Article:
ABIDJAN (Reuters) - Armed attacks on ships in West African waters nearly doubled in 2016, with pirates increasingly focused on kidnapping their crew for ransom off Nigeria’s coast, a report said on Tuesday.
A recent spate of attacks off Somalia, meanwhile, may also indicate a resurgence of piracy in East Africa as a result of less vigilance, the Oceans Beyond Piracy (OBP) project said.
OBP, a project of the privately funded One Earth Future Foundation that encourages cooperation across the international maritime community to tackle piracy, recorded 95 attacks in West Africa’s Gulf of Guinea in 2016, up from 54 the previous year.
Cargo theft, once the main focus of piracy in the region, has given way to an increase in kidnappings, with 96 crew members taken hostage compared to 44 in 2015.
OBP estimated the total economic cost of maritime crime in West Africa at nearly $794 million.
“One of the reasons we are observing increased incidents of kidnap for ransom is that the model offers financial gain with less risk to the perpetrators than hijacking for cargo theft,” said Maisie Pigeon, one of the authors of the OBP report.
Only one successful hijacking - the product tanker Maximus, which was attacked in February off Abidjan, Ivory Coast and then sailed to Nigeria - was recorded in West Africa by OBP in 2016.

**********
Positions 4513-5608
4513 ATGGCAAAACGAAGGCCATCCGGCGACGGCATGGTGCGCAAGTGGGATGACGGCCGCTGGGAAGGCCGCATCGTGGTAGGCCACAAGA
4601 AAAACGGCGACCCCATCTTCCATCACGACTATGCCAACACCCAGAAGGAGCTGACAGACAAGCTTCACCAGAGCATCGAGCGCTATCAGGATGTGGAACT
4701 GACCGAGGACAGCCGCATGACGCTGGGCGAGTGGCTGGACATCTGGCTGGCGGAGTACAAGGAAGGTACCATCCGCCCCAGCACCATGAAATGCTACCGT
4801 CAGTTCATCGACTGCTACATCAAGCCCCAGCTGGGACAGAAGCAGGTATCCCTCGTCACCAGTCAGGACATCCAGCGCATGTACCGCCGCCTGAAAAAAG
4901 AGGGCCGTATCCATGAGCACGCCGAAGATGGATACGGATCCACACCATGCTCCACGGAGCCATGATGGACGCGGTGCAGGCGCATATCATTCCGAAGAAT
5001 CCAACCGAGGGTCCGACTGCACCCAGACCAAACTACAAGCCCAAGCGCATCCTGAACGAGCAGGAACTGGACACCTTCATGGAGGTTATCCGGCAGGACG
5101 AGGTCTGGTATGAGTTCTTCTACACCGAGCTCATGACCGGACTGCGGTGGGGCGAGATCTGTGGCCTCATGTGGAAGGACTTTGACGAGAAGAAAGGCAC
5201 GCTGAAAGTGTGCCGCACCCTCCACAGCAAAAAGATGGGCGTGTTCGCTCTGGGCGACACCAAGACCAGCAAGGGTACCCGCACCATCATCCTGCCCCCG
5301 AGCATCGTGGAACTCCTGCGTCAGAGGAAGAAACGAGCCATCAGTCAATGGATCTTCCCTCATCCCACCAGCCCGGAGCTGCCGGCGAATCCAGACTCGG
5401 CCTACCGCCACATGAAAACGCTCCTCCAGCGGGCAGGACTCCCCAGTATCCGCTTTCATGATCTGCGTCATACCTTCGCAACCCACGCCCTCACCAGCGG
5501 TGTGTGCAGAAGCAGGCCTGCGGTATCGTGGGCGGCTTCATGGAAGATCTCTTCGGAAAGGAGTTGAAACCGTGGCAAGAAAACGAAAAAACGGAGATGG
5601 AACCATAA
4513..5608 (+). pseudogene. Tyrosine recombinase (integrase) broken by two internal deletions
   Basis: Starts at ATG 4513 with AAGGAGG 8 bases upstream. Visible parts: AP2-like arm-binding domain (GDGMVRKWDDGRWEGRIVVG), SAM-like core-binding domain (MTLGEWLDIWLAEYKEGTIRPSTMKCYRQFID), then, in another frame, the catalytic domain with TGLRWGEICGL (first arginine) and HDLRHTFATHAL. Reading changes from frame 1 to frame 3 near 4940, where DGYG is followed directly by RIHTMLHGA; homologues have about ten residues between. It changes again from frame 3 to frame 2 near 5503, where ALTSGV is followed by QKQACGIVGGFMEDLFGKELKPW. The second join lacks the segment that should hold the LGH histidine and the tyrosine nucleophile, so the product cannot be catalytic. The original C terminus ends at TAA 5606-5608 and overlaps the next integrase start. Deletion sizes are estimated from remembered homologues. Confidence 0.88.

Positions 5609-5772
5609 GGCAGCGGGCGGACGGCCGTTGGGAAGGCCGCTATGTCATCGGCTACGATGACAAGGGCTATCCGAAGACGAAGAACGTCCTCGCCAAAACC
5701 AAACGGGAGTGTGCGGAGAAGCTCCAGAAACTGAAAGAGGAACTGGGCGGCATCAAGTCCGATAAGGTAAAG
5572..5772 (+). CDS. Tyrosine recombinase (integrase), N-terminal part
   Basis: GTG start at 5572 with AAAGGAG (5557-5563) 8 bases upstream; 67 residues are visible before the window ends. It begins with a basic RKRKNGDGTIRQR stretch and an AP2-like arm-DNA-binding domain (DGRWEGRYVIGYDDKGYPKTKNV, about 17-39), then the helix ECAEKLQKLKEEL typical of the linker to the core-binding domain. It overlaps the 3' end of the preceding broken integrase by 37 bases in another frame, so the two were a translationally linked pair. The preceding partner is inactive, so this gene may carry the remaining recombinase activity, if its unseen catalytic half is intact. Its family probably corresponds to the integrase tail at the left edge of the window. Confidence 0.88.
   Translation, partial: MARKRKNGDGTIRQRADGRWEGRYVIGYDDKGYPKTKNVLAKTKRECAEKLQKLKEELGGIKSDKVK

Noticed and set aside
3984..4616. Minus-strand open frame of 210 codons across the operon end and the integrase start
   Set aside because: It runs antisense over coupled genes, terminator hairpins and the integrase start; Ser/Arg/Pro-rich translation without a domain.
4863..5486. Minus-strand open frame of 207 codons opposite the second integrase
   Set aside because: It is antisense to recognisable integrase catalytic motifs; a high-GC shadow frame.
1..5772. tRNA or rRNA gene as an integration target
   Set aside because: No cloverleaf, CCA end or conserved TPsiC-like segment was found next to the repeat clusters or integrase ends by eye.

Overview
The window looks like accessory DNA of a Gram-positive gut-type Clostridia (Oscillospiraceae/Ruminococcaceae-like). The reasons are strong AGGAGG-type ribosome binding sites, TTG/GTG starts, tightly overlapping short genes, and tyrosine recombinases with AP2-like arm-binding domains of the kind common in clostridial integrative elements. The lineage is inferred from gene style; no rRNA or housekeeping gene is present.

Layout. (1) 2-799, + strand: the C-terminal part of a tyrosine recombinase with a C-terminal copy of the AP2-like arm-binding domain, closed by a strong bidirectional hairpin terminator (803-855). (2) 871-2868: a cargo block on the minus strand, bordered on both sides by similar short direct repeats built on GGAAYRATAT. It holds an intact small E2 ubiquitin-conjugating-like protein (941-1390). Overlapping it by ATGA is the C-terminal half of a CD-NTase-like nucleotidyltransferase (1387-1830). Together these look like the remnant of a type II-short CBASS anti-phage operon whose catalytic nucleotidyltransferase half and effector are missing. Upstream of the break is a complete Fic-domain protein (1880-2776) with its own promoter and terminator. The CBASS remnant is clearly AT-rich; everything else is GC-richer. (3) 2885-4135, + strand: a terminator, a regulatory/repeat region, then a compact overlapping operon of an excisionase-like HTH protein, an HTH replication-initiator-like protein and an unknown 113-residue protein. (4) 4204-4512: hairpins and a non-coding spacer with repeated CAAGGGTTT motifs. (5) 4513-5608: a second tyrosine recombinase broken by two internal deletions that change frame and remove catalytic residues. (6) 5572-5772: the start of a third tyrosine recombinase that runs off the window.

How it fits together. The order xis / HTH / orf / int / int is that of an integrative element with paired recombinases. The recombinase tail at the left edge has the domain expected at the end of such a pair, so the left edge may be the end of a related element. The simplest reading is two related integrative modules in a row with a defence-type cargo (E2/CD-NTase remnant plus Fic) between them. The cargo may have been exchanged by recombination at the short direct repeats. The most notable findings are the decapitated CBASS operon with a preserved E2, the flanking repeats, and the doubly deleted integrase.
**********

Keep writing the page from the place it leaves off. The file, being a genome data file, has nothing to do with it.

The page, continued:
“Nigeria ... experienced a spike in attacks, including 18 kidnap for ransom attacks between March and May,” it said. “Analysts suggest that this pattern is closely linked to militant attacks against the oil and gas infrastructure in the Niger Delta.”
West Africa has emerged as the world’s epicentre for piracy in recent years after increased patrolling by international navies and ramped up on-board security largely succeeded in suppressing hijackings off the Horn of Africa.
However, those efforts are expensive. OBP estimated the total cost of counter-piracy operations in the western Indian Ocean at $1.7 billion last year.
As Somali piracy has ebbed, navies have redeployed elsewhere and shipping companies cut back on private security, with a 12.5 percent decline in the number of vessels using armed guards through 2016, with 31.5 percent employing them by December.
But armed attacks beginning late last year, including the first successful hijackings since 2015, are a reminder that the region remains vulnerable, the report said.
“Pirate networks in Somalia still possess the intent and capability to commit acts of piracy,” it said.
Editing by Alexander Smith
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